Scientists at SESAME (Synchrotron-light for Experimental Science and Applications in the Middle East) recorded first monochromatic light through the XAFS/XRF (X-ray absorption fine structure/X-ray fluorescence) spectroscopy beamline in November, signaling the start of the laboratory’s experimental program. The beamline, SESAME’s first to come on stream, delivers X-ray light that will be used to carry out research in areas ranging from solid state physics to environmental science and archaeology.
“After years of preparation, it’s great to see light on target,” says beamline scientist Messaoud Harfouche. “We have a fantastic experimental program ahead of us, starting with an experiment to investigate heavy metals contaminating soils in the region.”
The initial research program will be carried out at two beamlines, the XAFS/XRF beamline and the infrared (IR) spectromicroscopy beamline that is scheduled to join the XAFS/XRF beamline this year. Both have specific characteristics that make them appropriate for various areas of research. A third beamline, devoted to materials science, will come on stream in 2018.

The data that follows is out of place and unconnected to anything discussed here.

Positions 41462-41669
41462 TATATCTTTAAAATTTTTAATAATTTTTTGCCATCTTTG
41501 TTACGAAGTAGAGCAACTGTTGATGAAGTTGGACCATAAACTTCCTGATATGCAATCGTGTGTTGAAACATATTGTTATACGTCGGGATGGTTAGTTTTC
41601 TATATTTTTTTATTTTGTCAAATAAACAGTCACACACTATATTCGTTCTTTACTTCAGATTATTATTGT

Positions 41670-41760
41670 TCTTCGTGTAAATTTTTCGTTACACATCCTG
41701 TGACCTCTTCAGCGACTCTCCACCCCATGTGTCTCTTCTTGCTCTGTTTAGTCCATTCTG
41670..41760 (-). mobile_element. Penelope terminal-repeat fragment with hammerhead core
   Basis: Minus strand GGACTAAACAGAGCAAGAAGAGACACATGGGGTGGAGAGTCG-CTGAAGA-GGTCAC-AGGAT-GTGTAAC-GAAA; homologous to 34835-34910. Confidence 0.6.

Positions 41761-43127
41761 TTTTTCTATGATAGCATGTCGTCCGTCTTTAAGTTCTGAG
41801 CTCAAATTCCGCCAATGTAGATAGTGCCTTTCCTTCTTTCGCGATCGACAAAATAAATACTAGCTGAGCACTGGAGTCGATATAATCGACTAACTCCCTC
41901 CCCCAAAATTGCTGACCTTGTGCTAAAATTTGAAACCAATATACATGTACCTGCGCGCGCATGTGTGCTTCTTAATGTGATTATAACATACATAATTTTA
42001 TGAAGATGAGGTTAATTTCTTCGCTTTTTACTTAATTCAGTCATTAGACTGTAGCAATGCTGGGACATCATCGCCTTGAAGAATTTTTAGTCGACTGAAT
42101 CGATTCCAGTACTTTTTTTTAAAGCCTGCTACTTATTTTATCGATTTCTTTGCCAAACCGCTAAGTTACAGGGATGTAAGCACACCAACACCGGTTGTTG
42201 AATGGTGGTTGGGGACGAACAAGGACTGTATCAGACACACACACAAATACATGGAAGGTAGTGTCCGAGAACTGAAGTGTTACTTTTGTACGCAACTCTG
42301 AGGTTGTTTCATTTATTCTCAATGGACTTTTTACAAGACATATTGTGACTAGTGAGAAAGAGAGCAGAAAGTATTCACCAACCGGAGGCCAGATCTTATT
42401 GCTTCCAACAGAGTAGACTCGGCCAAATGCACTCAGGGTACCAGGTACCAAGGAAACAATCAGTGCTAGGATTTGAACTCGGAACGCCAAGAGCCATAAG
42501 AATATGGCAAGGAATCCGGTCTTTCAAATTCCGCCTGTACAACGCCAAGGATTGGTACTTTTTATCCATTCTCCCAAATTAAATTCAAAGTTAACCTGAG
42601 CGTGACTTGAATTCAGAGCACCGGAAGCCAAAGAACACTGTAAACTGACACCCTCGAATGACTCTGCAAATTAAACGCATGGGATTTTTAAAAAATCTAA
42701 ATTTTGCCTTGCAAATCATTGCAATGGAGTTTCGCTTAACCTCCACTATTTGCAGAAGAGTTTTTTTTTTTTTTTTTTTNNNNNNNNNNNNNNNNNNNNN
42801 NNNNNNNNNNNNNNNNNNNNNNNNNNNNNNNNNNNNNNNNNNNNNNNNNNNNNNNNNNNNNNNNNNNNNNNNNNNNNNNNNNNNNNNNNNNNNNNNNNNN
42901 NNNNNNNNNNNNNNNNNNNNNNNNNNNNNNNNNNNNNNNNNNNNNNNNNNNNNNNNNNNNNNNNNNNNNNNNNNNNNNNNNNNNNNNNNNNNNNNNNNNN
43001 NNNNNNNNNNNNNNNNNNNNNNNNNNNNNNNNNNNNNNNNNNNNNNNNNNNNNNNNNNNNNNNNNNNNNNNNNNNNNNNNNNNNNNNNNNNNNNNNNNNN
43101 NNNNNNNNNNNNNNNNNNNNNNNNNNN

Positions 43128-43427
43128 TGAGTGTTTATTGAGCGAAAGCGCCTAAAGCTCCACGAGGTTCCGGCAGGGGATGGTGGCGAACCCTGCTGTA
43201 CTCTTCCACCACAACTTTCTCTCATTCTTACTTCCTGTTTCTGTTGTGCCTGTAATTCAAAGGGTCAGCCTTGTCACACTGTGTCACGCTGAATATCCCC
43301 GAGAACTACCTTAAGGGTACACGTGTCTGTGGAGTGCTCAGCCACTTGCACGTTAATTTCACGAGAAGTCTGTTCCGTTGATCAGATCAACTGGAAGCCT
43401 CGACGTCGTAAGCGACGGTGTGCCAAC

“Our first three beamlines already give SESAME a wide range of research options to fulfill the needs of our research community,” says Giorgio Paolucci, SESAME’s scientific director. “The future for light source research in the Middle East and neighboring countries is looking very bright!”
First light is an important step in the commissioning process of a new synchrotron light source, but it is nevertheless just one step on the way to full operation. The SESAME synchrotron is currently operating with a beam current of just over 80 milliamps, while the design value is 400 milliamps. Over the coming weeks and months as experiments get underway, engineers will gradually increase the current.
“SESAME is a major scientific and technological addition to research and education in the Middle East and beyond,” says Khaled Toukan, SESAME’s director. “Jordan supported the project financially and politically since its inception in 2004, for the benefit of science and peace in the region. The young scientists, physicists, engineers and administrators who have built SESAME come for the first time from this part of the world.”
Among the subjects likely to be studied in early experiments are environmental pollution with a view to improving public health, as well as studies aimed at identifying new drugs for cancer therapy and cultural heritage studies ranging from bioarcheology to investigations of ancient manuscripts.
“On behalf of the SESAME Council, I’d like to congratulate the SESAME staff on this wonderful milestone,” says Rolf Heuer, council president. “SESAME is a great addition to the region’s research infrastructure, allowing scientists from the region access to the kind of facility that they previously had to travel to Europe or the US to use.”